Stomach Ulcer: Treatments

Nursing Knowledge

Stomach Ulcer: Treatments

Peptic ulcer disease encompasses conditions characterized by the erosion of the stomach or duodenal lining, resulting in gastric or duodenal ulcers. These ulcers arise due to factors like Helicobacter pylori infection or prolonged NSAID use. For nurses, understanding PUD is vital because of its prevalence and potential complications like bleeding or perforation.
Last updated: December 4, 2023

Table of contents

What is a stomach ulcer? 

A stomach ulcer is an open sore (ulcer) that develops in the lining of the stomach. 

It is a manifestation of peptic ulcer disease – an imbalance between mucus, bicarbonate, blood flow, or prostaglandins that leads to damage and perforation/GI bleed, which develops into ulcers in the stomach and small intestine. 


Mucus is the secretion of the mucosal cells that coats the lining of the GI tract. Bicarbonate is secreted by epithelial cells and neutralizes gastric acid. Adequate blood flow nourishes the mucosa. Prostaglandins stimulate mucus and bicarbonate secretion. 

What causes stomach ulcers? 

Common causes of PUD and stomach ulcers include: 

  • Helicobacter pylori (H. pylori): bacteria that hides between mucus and epithelial cells (most common cause)
  • NSAIDs: inhibit prostaglandins, decrease mucus and bicarbonate secretion
  • Gastric acid: injures the mucosal cells, activates pepsin (stomach enzyme)
  • Smoking & alcohol: increase gastric acid, reduce bicarbonate production, delay healing

How to diagnose stomach ulcers 

Diagnosing stomach ulcers (gastric ulcers) involves a combination of clinical evaluation and specific diagnostic tests. Here are the primary methods used to diagnose gastric ulcers:

  • Clinical history and physical examination:
    • Symptoms of burning stomach pain, bloating, heartburn, nausea, or vomiting
    • Review use of medications, (e.g., NSAIDs, aspirin)
    • Check for complications, like signs of bleeding (dark, tarry stools or vomiting blood)
  • Esophagogastroduodenoscopy: most direct way to visualize and diagnose a gastric ulcer
  • Barium swallow test
  • Tests for Helicobacter pylori (blood test for antibodies, urea breath test, stool antigen test, biopsy)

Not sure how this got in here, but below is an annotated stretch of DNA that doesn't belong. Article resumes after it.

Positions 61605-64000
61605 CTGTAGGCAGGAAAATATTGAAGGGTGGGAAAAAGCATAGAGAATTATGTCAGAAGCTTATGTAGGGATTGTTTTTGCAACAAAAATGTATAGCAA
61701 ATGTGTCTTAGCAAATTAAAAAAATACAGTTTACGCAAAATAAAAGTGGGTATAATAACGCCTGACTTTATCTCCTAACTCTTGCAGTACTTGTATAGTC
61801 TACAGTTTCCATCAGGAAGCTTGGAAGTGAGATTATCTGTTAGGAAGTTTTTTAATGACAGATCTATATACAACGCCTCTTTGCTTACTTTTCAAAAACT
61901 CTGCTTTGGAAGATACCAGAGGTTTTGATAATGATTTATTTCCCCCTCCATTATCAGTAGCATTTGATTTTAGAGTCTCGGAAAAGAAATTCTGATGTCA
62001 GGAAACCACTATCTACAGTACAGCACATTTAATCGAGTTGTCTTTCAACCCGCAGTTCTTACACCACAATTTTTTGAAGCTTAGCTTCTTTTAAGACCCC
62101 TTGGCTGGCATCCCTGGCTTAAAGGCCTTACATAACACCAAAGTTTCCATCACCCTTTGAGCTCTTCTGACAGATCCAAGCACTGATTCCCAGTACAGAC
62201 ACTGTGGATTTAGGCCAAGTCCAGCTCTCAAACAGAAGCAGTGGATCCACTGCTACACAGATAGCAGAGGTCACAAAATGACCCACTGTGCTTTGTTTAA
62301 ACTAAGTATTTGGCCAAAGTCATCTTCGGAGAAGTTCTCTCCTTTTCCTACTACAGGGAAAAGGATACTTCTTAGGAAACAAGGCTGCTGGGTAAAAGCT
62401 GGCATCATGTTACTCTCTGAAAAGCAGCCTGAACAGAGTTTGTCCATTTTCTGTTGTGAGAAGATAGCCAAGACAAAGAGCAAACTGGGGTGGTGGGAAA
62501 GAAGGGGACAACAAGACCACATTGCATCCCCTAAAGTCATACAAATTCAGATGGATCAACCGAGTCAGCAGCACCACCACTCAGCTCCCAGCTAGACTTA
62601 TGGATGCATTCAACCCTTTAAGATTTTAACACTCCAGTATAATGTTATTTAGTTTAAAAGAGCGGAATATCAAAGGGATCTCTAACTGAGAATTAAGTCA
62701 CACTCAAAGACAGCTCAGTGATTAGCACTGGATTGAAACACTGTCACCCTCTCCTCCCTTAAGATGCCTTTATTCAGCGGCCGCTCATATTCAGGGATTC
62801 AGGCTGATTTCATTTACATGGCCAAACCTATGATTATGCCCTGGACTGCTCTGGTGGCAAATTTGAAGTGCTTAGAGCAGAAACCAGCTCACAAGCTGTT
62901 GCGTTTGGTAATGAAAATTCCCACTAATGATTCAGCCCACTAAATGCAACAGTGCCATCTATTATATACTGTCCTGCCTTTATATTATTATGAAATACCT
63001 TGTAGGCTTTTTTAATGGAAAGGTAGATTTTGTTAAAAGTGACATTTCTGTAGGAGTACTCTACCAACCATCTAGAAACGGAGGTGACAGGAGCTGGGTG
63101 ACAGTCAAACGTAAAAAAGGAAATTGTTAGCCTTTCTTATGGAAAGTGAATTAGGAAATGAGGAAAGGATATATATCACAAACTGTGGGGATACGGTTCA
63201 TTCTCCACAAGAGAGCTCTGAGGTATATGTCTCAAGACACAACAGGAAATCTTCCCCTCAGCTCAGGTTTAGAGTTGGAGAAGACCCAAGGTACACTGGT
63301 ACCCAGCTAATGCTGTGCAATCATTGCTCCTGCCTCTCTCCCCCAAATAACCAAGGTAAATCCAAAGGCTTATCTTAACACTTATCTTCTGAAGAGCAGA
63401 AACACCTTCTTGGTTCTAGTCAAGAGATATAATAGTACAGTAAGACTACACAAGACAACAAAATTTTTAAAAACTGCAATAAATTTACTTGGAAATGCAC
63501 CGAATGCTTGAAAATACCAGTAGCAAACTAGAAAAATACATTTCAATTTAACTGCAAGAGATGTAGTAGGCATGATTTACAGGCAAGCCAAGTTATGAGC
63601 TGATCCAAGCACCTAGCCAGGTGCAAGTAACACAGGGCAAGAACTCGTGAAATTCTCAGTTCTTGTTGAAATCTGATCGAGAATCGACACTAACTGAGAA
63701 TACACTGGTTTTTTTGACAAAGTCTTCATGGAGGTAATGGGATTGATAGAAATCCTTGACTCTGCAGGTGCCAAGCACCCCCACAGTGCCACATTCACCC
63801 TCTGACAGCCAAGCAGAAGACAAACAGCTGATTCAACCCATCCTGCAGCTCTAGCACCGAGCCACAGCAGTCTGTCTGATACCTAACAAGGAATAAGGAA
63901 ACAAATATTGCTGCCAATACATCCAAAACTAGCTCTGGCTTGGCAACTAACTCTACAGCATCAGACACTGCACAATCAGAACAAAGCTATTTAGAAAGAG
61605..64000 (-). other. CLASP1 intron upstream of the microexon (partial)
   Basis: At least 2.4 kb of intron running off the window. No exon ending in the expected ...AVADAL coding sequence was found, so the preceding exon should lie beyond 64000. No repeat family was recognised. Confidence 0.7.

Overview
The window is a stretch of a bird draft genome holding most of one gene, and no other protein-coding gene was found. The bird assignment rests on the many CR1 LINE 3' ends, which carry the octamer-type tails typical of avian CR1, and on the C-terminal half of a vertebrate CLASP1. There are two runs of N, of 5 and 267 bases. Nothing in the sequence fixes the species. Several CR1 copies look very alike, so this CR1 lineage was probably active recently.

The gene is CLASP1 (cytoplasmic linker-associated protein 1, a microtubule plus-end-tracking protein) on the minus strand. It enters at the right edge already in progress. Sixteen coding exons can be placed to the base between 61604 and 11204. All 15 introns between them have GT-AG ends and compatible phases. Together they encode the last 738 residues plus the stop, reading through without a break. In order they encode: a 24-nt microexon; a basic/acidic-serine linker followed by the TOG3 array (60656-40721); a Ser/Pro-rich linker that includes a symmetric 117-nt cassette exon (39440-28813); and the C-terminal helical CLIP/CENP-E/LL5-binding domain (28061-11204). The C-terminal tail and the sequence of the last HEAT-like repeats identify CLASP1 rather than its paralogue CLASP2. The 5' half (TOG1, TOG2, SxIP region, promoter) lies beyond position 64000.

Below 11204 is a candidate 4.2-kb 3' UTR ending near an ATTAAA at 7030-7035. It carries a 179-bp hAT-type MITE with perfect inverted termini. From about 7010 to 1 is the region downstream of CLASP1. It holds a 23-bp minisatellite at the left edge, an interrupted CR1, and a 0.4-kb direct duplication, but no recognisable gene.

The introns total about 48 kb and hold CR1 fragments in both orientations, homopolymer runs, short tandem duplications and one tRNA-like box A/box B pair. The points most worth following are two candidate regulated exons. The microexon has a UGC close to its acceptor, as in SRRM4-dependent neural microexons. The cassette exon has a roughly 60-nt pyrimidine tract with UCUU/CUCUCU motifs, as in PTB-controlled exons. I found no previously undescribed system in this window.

• Tests for anemia (which might indicate bleeding from the ulcer) using a complete blood count (CBC)

How long do stomach ulcers last? 

The duration of a stomach (gastric) ulcer can vary based on its cause, severity, and the effectiveness of treatment. Generally:

With proper treatment, most uncomplicated gastric ulcers heal within 4–8 weeks with proper treatment.

Without treatment, ulcers might gradually heal on their own, but this can take much longer and may be accompanied by complications such as bleeding, perforation, or obstruction. Some ulcers may become chronic and persist for extended periods, especially if the underlying causative factors such as NSAID use or H. pylori infection are not addressed.

How to sleep with a stomach ulcer

Clients with stomach ulcers may have trouble sleeping due to pain or acid reflux. Here are some recommendations that can help alleviate these issues and help better sleep quality: 

  • Elevate the head to prevent acid reflux
  • Eat the last meal about 3 hours before and limit liquids before bedtime
  • Sleep on the left side 
  • Stop smoking, if applicable
  • Limit trigger foods like caffeine and spicy foods 
  • Manage stress and create a calm sleep environment 
  • Follow prescribed medication plan 

Nursing diagnosis for peptic ulcer disease 

 For peptic ulcer disease (PUD), relevant nursing diagnoses can include: 

  • Acute pain related to the inflammatory response and increased gastric acid secretion.
  • Imbalanced nutrition: less than body requirements related to anorexia, nausea, and vomiting
  • Disturbed sleep pattern related to nocturnal pain or discomfort
  • Activity intolerance related to generalized weakness or associated anemia
  • Risk for perforation related to the progressive erosion of the gastric or duodenal lining
  • Risk for bleeding related to erosion of the gastric or duodenal lining

Stomach ulcers treatments

It is important to address the underlying cause of the stomach ulcer: 

  • Helicobacter pylori: antibiotics
  • NSAIDs: decrease use
  • Gastric acid: histamine receptor antagonists, proton pump inhibitors, mucosal protectants, antacids
  • Smoking & alcohol: decrease use 

Medical treatments can be categorized according to their treatment goal: 

Suppressing gastric acid 

  • H2 antagonists: 
    • Block histamine 2 receptors in the stomach, suppress gastric acid secretion
    • OTC medications
    • (E.g., cimetidine, famotidine, nizatidine)
  • Proton pump inhibitors:
    • Block H+/K+ ATPase proton pump, inhibiting gastric acid secretion
    • OTC and Rx; most effective in suppressing acid
    • (E.g., omeprazole, lansoprazole)

Neutralizing gastric acids 


  • Neutralize stomach acid
  • OTC medications
  • (E.g., magnesium hydroxide, calcium carbonate)

Protecting stomach lining 

  • Anti-ulcer: 
    • Form protective barrier over ulcer, protects against pepsin and gastric acid
    • Rx only
    • (E.g., sucralfate)
  • Prostaglandin analogue:
    • Stimulate mucus and bicarbonate
    • Rx only
    • (E.g., misoprostol)


Stomach Ulcer: Treatments

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